The reason I say plugins are the 2nd cause for insecurity is because poorly written and incorrectly installed plugins can cause issues.

    AND here’s the funny thing about what you just said. In order to bring the shopping cart to WP? You need a plugin 🙂

    It’s a trust thing. Find a good, reputable, software dev for what you want, and you’re okay. Find a fly-by-night and you’re not. This is true of all things.

    I’m not sure about the relative security compared to other plugins or installations, but I have used the Shopp plugin for ecommerce and found it very easy to use.

    I have also used the Shopp plugin and I feel it’s the best in terms of integrating well with WordPress. However, there are of course issues that do come up since it is fairly new. Also, using SSL is tough to get working with WordPress and Shopp together.

    Try Zen Cart, I’ve used it successfully on a number of large and small online shops.



    wp-ecommerce is cool, secure and easy enough to install.
    I have used on a number of clients sites.

    what is it exactly about wp, or plugins such as the big ones like WP e-commerce that could potentially be insecure?

    Arnt plugins like wp e-commerce just managing display and product info so something such as PayPal can handle the things in which need to be “Secure” like racer x said above about putting paypal buttons in a post page, which contains your product info, the only thing that could happen is your site explodes some how, or paypal gets hacked and financial info is stolen.. what kind of things other than errors could wp, or wp e-commerce have that is “insecure” im just confused.. but as some said above that main problems are server config etc.. wp is used by some pretty big companies.. so i think that proves some what that its pretty damn secure..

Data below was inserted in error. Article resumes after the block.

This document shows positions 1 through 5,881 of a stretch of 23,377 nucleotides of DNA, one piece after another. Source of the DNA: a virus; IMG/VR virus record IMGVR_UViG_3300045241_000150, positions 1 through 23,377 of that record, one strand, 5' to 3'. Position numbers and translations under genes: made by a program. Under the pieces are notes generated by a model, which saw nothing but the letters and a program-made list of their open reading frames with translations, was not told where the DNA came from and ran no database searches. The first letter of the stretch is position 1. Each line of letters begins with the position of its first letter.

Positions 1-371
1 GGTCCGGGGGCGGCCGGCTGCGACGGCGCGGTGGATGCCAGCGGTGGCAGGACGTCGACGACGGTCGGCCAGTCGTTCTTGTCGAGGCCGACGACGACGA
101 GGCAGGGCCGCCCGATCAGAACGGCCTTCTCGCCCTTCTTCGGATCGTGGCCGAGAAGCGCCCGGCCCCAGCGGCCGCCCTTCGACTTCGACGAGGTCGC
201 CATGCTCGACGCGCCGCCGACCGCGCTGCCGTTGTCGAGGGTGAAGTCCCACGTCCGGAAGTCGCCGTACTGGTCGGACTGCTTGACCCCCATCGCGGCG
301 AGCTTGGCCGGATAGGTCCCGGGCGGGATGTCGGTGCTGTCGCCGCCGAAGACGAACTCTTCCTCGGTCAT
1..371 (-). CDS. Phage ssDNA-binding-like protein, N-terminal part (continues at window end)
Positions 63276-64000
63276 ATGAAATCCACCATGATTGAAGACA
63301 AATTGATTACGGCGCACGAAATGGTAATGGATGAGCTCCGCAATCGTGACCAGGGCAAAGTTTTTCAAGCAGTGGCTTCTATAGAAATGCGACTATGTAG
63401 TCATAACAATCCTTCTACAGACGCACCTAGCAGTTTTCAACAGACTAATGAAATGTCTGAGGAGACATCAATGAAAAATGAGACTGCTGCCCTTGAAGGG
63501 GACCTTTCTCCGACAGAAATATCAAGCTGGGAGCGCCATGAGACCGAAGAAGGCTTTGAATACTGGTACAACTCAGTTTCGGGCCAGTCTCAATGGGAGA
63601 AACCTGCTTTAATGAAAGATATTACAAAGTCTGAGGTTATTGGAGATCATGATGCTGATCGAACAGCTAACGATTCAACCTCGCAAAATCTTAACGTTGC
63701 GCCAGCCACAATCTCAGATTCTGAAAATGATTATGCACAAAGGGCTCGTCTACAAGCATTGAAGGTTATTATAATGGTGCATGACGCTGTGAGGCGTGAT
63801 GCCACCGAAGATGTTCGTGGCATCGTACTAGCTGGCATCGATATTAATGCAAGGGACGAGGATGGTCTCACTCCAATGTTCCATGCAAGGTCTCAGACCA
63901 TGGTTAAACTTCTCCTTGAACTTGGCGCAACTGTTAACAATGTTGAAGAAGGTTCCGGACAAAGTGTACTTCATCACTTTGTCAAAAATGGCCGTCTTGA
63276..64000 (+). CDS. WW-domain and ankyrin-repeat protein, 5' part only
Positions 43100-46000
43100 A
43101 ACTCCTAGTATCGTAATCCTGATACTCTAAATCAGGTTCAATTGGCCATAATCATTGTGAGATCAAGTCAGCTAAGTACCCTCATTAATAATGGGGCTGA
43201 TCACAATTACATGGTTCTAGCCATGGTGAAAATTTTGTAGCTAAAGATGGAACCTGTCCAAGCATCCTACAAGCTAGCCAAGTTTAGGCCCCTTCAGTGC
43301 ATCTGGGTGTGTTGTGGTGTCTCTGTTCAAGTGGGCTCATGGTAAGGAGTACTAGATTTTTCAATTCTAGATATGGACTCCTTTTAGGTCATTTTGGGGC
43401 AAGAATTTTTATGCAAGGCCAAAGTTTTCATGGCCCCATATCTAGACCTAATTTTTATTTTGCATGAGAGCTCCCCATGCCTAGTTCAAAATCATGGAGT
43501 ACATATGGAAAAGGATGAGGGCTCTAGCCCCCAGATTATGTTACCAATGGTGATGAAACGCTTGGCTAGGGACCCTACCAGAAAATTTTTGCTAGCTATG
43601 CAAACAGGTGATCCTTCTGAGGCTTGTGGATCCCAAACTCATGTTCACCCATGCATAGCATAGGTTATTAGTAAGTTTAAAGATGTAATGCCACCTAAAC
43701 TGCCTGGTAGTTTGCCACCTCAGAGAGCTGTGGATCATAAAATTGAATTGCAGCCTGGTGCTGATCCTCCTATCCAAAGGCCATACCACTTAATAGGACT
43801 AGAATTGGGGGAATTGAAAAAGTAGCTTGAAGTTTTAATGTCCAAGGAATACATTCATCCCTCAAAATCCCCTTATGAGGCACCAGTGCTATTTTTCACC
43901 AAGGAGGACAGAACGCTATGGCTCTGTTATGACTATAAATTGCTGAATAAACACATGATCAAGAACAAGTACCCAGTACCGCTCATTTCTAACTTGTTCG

this is a good topic,, would be nice to get some smarty pants guys/girls in there to keep up the discussion. 😀

    Joe Ponzio


    applesfaceman has a point. If you are integrating SSL and a payment gateway through your server (ie, if someone enters credit card info on your site), then you need to worry about security as far as your visitors/customers are concerned. If you are having people checkout through a third-party (like PayPal) where they go to that website to enter personal and financial information, then you’ll want to know that their site is secure.

    When it comes to security for your visitors, you want to know that, when they send credit card and other information, it’s over a secure line and encrypted. Because they’re doing that at and through PayPal (or wherever), you don’t have to worry about it on your site.

    We had an intrusion and attempted takeover of our server through what appears to be an injection vulnerability in WordPress 2.7.

    Let’s face it: NOTHING is secure enough to be on the same server that processes credit cards. Even then, one has only made a best effort. Until the Payment Card Industry abandons this ridiculous attitude that they alone are entitled to zero-factor authentication, it will remain so. A CC number is hardly a password, but they want to prosecute us if we don’t keep them secret. insane.


Viewing 13 replies - 1 through 13 (of 13 total)